Why I Spent Almost $120 on Acai Bowls Last Month

Why I don’t think this is going overboard.

For anyone who checks out my foodie Instagram account (@yolocruzfoodz) and story, or has talked with me in the past couple of months, you probably know that I’ve become mildly obsessed with acai bowls.

Mildly” being up for interpretation.

This point was underscored when I took a look at my July spending towards this recent obsession (I track all of my spending categories via my budgets feature on Mint).

While my fascination with acai bowls began in late May / early June, this was the first month I knew it was becoming an actual obsession.

July Acai Spending Breakdown:

Total: $117.95

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But seriously, how can I say no to this?

 

While this recent obsession may seem like a guilty pleasure, I don’t see it that way at all.

guilty pleasure: “something pleasurable that induces a usually minor feeling of guilt.”

Is it pleasurable for me? Absolutely.

Do I feel guilty? Not at all.

Enter: Conscious Spending.

Years ago, I came across Ramit Sethi and his book I Will Teach You To Be Rich which teaches readers principles of personal finance.

In his blog post Conscious spending: How my friend spends $21,000/year on going out, he explains this concept in detail:

“Conscious spending means you decide exactly where you’re going to spend your money–for going out, for saving, for investing, for rent–and you free yourself from feeling guilty about your spending. Along with making you feel comfortable with your spending, a plan lets you continue growing towards your goals instead of just treading water.”

The idea is that you ruthlessly cut spending on things you don’t care about, but simultaneously spending generously on things that are important to you.

Since then, I’ve practiced Conscious Spending along with automating my personal finances so that I can have “guilt-free” spending. This allows me to allocate resources towards what truly brings me happiness and adds real value to my life.

This includes:

  1. Quality time with family and friends
  2. Traveling
  3. Learning (audiobooks, seminars/conferences, workshops)
  4. Going out to the movies + overpriced popcorn
  5. Acai bowls

The reason I can spend almost seemingly unthinkable amounts of money on things like movie theater popcorn or acai bowls is that I know that I’m automatically saving and investing a percentage of my income towards the important stuff first. This leaves me with a percentage to spend on what I believe makes me happy.

 

“Things That Inspire Joy”

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In her book The Life-Changing Magic of Tidying Up, Marie Kondo talks about surrounding yourself with things that “spark joy” within you.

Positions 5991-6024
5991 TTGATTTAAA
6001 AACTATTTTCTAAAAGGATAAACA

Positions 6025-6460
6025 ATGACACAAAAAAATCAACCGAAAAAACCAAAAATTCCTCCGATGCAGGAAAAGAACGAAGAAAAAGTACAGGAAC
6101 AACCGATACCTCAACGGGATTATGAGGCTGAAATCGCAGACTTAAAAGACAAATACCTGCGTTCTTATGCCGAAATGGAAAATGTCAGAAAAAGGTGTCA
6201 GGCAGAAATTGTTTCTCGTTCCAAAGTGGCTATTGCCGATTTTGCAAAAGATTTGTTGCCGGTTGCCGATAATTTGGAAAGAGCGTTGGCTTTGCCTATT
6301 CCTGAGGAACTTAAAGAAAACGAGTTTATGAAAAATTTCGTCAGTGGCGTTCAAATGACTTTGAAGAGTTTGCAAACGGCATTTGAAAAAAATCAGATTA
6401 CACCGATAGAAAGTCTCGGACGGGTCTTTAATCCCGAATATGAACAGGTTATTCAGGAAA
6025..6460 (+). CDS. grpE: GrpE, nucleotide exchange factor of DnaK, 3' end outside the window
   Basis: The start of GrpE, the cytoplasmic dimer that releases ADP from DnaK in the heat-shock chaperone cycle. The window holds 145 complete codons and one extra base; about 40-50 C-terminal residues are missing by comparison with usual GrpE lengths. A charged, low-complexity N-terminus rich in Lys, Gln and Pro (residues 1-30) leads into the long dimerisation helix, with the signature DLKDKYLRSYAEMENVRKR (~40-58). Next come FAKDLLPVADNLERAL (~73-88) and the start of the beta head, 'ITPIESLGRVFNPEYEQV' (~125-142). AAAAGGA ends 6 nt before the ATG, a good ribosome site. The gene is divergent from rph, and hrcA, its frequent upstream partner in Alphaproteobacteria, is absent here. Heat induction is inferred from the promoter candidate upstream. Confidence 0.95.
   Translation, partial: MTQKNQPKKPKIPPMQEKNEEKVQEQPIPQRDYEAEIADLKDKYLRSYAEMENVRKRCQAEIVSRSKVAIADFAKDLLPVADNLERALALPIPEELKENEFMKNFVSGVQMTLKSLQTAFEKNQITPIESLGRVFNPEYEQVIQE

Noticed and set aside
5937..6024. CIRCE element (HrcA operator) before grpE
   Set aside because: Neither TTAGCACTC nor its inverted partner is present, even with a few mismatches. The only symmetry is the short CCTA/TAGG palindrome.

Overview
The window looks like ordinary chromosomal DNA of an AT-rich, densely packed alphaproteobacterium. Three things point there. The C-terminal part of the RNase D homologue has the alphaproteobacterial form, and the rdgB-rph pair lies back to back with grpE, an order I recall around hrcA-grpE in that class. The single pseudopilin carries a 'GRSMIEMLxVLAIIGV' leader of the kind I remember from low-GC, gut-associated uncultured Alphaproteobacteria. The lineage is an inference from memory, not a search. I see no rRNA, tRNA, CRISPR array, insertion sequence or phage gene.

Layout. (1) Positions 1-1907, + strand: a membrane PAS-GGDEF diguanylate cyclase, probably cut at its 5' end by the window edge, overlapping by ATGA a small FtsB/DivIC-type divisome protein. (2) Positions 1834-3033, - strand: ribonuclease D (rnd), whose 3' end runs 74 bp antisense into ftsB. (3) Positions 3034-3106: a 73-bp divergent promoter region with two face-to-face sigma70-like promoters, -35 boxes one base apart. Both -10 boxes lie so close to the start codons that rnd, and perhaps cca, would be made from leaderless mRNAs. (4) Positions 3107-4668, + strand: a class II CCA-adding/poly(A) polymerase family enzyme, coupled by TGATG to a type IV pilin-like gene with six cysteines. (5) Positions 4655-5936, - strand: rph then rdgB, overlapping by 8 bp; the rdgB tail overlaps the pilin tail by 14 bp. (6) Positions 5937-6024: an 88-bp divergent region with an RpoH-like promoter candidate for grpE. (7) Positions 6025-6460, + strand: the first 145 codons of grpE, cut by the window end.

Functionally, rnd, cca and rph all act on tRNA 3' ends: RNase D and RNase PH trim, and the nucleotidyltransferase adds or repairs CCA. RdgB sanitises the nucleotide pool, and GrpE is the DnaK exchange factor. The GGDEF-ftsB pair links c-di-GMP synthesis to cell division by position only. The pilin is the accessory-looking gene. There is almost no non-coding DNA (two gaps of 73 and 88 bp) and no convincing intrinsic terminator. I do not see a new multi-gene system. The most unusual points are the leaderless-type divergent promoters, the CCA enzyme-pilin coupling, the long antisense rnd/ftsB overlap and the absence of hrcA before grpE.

I learned that to truly optimize your life and increase your personal happiness, you must create the ideal environment for yourself. A big part of this is only keeping possessions that give you joy.

In addition to applying this framework to my own belongings, I’ve also used it when selecting what I do in my free time.

For me, this includes:

Acai bowls make me happy. Not only are they extremely satisfying, but they also don’t make me feel terrible. (See how I reduced the amount of junk food I eat by focusing on how foods make me FEEL).

I’ve found that the more I consciously prioritize these activities above other things that don’t necessarily spark joy, the happier I tend to be and feel.

Of course, this is not to downplay the importance of doing things you need to do like going to work, class, the gym, etc. However, I think scheduling time to do what makes you happy will optimize your performance in many aspects of your life.

 

“Abundance” vs “Scarcity” mindsets

When I advocate for guilt-free spending and using your money on things that make you happy, I’m in no way advising people to spend frivolously beyond their means.

The important idea is to know what is worth spending money on based on the “ROI,” so to speak, or the value it adds to your life.

Ramit frequently talks about our “internal money scripts” that run in our heads. These internal stories keep us feeling like we “never have enough” or need to “always be as frugal as possible” when it comes to money.

However, when you always think “I never have enough” then:

  1. You’ll always be unhappy
  2. It’ll be extremely difficult for you to ever obtain more

Regardless of how much you make, optimizing your time and resources for both long-term goals and short-term happiness (things that create true happiness) will increase your quality of life.

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